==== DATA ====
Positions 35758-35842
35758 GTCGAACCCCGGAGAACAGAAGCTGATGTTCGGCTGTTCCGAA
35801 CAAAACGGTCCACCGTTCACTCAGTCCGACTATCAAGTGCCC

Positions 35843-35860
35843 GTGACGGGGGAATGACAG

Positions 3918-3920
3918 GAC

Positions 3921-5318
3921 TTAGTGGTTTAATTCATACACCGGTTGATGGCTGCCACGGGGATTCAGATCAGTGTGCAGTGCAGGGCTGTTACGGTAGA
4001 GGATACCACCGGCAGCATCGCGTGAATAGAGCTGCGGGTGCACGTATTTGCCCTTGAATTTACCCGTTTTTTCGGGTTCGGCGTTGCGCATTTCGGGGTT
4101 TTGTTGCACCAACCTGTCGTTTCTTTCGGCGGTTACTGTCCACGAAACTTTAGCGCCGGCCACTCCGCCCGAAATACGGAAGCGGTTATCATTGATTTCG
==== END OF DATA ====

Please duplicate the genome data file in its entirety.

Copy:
Positions 35758-35842
35758 GTCGAACCCCGGAGAACAGAAGCTGATGTTCGGCTGTTCCGAA
35801 CAAAACGGTCCACCGTTCACTCAGTCCGACTATCAAGTGCCC

Positions 35843-35860
35843 GTGACGGGGGAATGACAG

Positions 3918-3920
3918 GAC

Positions 3921-5318
3921 TTAGTGGTTTAATTCATACACCGGTTGATGGCTGCCACGGGGATTCAGATCAGTGTGCAGTGCAGGGCTGTTACGGTAGA
4001 GGATACCACCGGCAGCATCGCGTGAATAGAGCTGCGGGTGCACGTATTTGCCCTTGAATTTACCCGTTTTTTCGGGTTCGGCGTTGCGCATTTCGGGGTT
4101 TTGTTGCACCAACCTGTCGTTTCTTTCGGCGGTTACTGTCCACGAAACTTTAGCGCCGGCCACTCCGCCCGAAATACGGAAGCGGTTATCATTGATTTCG